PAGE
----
Lieutenant Michael Sippey, who served as accreditation manager, says the process helped the department's 29 officers better enhance their methods for evidence control by defining what personnel were permanent evidence custodians as well as straightening up policies for temporary evidence. "We had a system that worked, but it wasn't foolproof; now we have tightened that up," he explains.

Yet there's always more to improve upon. Sippey's department also belongs to a paid membership support group that meets regularly with other Pennsylvania association members to go over questions or issues about standards.

There are several factors to consider regarding getting accredited. Cost is a big one. With CALEA, the price tag is based on the number of full-time law enforcement personnel. Categories and fees for an initial accreditation can start at $5,425. An additional onsite fee is estimated at $7,500. When departments are up for re-accreditation, less time and resources are typically needed, and the costs are reduced by about 40 percent, according to Brown.

For IACLEA, there's a $350 application fee, which may be applied to the department's accreditation fee if a promise is made, via contract, to undertake accreditation within a six month-period. Program fees are based on student enrollment. IACLEA offers three separate options of payment, including installment plans, Leonard says. Assessment fees are estimated to be around $6,500.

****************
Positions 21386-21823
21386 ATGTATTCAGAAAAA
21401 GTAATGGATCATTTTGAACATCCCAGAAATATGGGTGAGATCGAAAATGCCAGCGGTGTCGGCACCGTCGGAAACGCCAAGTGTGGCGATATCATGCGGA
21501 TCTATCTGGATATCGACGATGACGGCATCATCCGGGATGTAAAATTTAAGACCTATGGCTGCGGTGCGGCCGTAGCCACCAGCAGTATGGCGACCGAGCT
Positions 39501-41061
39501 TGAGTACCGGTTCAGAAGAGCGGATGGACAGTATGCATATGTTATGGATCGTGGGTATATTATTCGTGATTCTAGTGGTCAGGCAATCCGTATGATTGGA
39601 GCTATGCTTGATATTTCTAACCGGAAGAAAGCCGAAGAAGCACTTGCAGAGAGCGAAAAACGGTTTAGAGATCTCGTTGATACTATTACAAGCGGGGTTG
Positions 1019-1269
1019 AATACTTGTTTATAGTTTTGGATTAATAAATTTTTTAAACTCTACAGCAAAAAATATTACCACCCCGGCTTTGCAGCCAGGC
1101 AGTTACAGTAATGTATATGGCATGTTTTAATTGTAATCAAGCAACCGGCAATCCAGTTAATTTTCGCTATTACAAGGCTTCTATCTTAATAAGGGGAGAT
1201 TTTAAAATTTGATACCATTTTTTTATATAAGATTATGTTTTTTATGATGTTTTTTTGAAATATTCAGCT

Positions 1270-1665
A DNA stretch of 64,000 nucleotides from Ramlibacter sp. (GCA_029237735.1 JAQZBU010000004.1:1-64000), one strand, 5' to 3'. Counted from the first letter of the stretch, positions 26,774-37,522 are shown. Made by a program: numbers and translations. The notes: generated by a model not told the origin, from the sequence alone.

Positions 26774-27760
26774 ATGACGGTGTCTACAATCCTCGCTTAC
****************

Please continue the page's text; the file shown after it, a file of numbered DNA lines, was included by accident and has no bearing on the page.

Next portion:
Accrediting commissions continually review their processes to keep them current. CALEA is in the process of developing more specific standards for college and university police departments and an accreditation program for college/university security departments that have unsworn officers. "There are a lot of unsworn security professionals doing good work on campuses and we believe our new program will increase preparedness, result in greater security effectiveness, and increase services to the university community," Brown explains.

IACLEA offers a program of joint accreditation with CALEA, which accelerates the process for campus law enforcement agencies that already have earned accreditation from the latter. Seventeen police departments have pursued the CALEA/IACLEA program.

"We encourage departments involved in our process to contact and become engaged with departments in the CALEA program as well as the programs in the state," Leonard says. "The goal is the same among all of the programs, and that is to enhance the public safety services for the benefit of the agency."

With the goal of enhancing campus safety being prevalent in higher ed, the future of accreditation for campus law enforcement has much promise. Lawson sums it up like this: "It's getting that stamp of approval that you are doing things in line with industry standards and best practices."